As pressure grows on managers to deliver sales and on listed companies to deliver profits, offences of tax evasion and false accounting are booming.
A snapshot survey by the Independent on Sunday, based on the latest figures from the DTI, shows a big increase in the number of directors banned or disqualified. In the year ending June 1998 1,275 directors were banned, an increase of 13 per cent on the same period last year.
The DTI credits the rise to a concerted crackdown on "phoenix" companies - businesses which fold without paying debts, only to emerge days later trading under a similar name, from the same premises, with the same directors. The worst-offending sectors are construction, labour supply and the clothing industry. Nearly four out of every 10 disqualifications occur in London and the South-east.
But another explanation is that harsher economic times are putting more pressure on businesses. There were 3,346 company insolvencies in the second quarter of 1998, a 4.7 per cent increase on the previous quarter and a 6.4 per cent increase on the same period a year ago.
The DTI's special Company Investigations Unit has around 100 agents, tracking the complex paper trail left by fraudsters. The Inland Revenue runs a similar unit, the Special Compliance Office, which is charged with detecting and investigating suspected serious tax fraud, evasion and non-compliance. The SCO has identified pounds 457m for recovery in the latest tax year - an increase of 29 per cent on the previous year.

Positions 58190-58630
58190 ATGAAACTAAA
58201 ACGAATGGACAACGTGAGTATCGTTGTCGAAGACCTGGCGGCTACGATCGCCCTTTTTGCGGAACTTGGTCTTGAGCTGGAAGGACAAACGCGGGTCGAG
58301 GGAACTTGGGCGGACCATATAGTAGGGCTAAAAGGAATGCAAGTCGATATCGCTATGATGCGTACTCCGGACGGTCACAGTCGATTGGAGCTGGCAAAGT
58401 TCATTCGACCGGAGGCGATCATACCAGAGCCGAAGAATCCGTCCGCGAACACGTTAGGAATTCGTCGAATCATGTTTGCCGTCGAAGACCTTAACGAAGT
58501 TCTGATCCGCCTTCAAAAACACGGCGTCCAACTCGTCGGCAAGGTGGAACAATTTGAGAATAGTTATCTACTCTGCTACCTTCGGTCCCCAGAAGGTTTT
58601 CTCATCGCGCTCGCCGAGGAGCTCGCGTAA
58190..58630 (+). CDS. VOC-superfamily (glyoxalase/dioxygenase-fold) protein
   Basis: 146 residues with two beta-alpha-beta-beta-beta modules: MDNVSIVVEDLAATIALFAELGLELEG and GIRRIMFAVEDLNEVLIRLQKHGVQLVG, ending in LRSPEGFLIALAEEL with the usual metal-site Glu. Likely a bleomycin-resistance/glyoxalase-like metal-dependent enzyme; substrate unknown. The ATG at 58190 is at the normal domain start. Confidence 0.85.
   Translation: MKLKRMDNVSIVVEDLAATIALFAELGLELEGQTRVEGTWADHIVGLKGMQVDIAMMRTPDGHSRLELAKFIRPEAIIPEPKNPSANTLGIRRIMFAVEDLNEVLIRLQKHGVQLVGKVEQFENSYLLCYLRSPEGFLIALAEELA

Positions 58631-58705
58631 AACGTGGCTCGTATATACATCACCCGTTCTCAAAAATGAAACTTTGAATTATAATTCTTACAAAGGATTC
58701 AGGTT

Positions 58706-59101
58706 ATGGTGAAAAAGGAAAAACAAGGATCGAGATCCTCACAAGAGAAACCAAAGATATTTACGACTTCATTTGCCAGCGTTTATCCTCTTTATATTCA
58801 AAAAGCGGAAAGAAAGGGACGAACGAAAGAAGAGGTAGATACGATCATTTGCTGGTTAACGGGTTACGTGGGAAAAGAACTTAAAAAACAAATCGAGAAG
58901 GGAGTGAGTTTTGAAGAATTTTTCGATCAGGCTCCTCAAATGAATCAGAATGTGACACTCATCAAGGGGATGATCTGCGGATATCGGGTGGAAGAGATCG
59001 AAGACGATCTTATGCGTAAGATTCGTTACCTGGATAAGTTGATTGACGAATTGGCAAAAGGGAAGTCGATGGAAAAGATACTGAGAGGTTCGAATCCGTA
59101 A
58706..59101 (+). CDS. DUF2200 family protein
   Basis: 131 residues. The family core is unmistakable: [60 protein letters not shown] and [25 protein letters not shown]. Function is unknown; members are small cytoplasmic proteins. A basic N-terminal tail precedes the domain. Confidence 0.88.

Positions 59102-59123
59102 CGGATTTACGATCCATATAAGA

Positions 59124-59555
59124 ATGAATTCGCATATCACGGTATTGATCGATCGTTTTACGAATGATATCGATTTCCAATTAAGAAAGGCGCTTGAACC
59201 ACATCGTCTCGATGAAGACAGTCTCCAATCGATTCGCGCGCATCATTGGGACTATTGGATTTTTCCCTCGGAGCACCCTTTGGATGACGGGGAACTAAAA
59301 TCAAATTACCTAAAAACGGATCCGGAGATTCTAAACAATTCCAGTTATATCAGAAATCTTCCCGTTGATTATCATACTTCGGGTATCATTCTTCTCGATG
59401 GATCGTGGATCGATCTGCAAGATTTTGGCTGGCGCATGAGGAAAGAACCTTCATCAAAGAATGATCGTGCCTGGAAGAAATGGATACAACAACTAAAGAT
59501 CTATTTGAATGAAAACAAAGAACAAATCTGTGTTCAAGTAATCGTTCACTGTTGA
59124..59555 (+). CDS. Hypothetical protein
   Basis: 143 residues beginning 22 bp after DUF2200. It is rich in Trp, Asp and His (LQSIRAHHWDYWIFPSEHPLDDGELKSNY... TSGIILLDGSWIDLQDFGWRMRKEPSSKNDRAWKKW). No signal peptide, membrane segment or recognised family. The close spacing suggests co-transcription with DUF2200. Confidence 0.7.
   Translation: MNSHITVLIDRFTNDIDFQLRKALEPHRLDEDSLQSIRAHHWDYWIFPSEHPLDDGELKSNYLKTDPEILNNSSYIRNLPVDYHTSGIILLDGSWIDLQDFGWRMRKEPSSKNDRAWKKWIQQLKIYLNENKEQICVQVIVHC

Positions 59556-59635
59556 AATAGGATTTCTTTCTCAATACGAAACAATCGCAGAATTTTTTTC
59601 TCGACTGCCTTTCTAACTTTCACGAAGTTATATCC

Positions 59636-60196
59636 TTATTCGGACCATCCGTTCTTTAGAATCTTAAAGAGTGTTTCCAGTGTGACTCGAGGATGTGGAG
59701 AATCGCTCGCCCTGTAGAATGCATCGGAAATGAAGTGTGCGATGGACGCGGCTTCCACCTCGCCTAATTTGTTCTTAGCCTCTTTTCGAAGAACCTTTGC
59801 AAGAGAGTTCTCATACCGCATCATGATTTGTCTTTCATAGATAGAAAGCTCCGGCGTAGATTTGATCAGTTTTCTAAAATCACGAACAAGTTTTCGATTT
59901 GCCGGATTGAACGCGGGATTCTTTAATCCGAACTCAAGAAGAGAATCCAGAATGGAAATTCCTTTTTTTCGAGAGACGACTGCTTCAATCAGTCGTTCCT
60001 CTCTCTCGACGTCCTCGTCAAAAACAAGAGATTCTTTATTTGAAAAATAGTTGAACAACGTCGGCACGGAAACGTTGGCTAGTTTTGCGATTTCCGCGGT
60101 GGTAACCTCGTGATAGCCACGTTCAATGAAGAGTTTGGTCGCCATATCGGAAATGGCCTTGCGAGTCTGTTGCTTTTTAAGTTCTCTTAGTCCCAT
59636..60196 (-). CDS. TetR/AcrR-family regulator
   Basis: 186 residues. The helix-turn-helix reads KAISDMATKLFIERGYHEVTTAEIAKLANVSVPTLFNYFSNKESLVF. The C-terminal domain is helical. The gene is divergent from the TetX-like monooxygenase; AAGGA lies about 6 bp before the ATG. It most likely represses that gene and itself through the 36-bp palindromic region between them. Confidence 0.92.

Taken together, according to accountants KPMG, these factors point to a worrying picture of corporate crime.
Earlier this week, Allied Carpets admitted that accounting irregularities for the past five years had resulted in a pounds 3m charge to profits. Early booking of carpet sales in almost all its 258 stores had distorted the company's figures.
It is one of the most common irregularities, according to Phil Haberman, a forensic accounting partner with KPMG.
Mr Haberman, whose unit was contracted by the Serious Fraud Office in the Polly Peck and Maxwell fraud cases, warned companies to be wary as the widely expected recession bites.
"There is a temptation to manipulate figures to retain the confidence of the markets. The commonest way is to manipulate sales figures or an order book or simply avoid logging costs to give a healthier impression of a company," he said.
"When you have a recession you have stagnant stock which decreases in value. One way to conceal it is to 'lose' the stock by moving it from depot to depot or setting up outside companies to 'buy' it from you on paper and 'sell' it back under different terminology."
The Confederation of British Industry acknowledged the increased pressure on businesses, but said it had "no evidence to suggest that this leads to changed practices or to the bending of any rules."Reuse content